As a temporary measure, I disconnect the lines at the master cylinder (same size!), give them some gentle persuasion and swap them. The front circuit is now really tight and the rear has multiple gentle zig-zag bends. I’ll custom bend some new lines in the future, but I know I only have one of the two size nuts needed. At least it is a closed system now. I decide to bleed the brakes, but have to take a moment to figure it out. You see, the master cylinder isn’t mounted on the firewall. No, it is mounted to the frame rail, behind the steering box that is under the exhaust header. After a short WTF? moment, I find the little plate under the pedals that open right by the reservoir. I pull the plate and the reservoir cover out and shine the light in to see how the fluid looks. Both reservoirs are dry…well, they glisten with leftover fluid, but have nothing to push. At least that explains the complete lack of brakes. So much for the PO having “all the fluids topped off”. In their defense, this was not something easily checked. 

While not the easiest to fill, I manage with a hilariously oversized funnel for the job. I was able to do some mechanic yoga and bleed the left rear with a left foot on the brake pedal, left arm holding the roll bar and right arm turning the wrench. It was so satisfying to get all the air out. No more bubbles! Looking around I find the perfectly sized 2×4 and proceed to bleed the other corners by myself. The seat cushion provides just the right amount of spring to the 2×4 to make it work. And I get the other corners  bled.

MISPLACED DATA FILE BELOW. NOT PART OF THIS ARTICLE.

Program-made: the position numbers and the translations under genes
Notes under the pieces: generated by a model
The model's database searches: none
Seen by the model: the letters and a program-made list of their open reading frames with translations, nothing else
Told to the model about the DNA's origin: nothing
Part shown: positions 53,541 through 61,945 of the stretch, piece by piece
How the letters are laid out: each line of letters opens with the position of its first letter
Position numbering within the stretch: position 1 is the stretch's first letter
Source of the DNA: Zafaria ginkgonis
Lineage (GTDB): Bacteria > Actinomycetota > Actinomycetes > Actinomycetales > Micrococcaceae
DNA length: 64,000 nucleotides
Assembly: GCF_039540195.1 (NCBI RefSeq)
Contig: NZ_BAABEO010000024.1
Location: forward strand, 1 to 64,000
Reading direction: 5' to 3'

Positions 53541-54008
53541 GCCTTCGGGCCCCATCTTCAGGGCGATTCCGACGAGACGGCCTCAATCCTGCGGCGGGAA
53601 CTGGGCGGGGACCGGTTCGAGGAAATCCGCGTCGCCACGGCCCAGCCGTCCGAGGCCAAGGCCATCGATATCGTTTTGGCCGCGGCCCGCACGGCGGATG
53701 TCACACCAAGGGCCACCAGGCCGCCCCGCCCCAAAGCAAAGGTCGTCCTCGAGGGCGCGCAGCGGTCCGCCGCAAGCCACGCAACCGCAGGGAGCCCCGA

Except the right rear. No fluid comes out at all. Not a drop. Well, I am running late and put that on my figure-it-out list. I figure 3 brakes are better than none!

Now that it is on the ground and it has some braking power, I decide to fire it up and drive up and down the driveway so I can move it over to the other side of the garage. Cranking leads to nothing. No fuel to carb. Huh. This thing ran when I parked it.

Fuel Line Look Fine

A check of the fuel lines reveals that, at the hardest to reach spot, the fuel hose has cracked completely in half. How did this run before? All I can think of is that the outer shell was cracked when I drove it last, as it sure looks like it cracked a while ago. And the inner kept it together just long enough. While bleeding the brakes, I did move the fuel line around a bit as it goes through that area and it must have finished the rupture then. Otherwise, I’m at a loss. Whatever.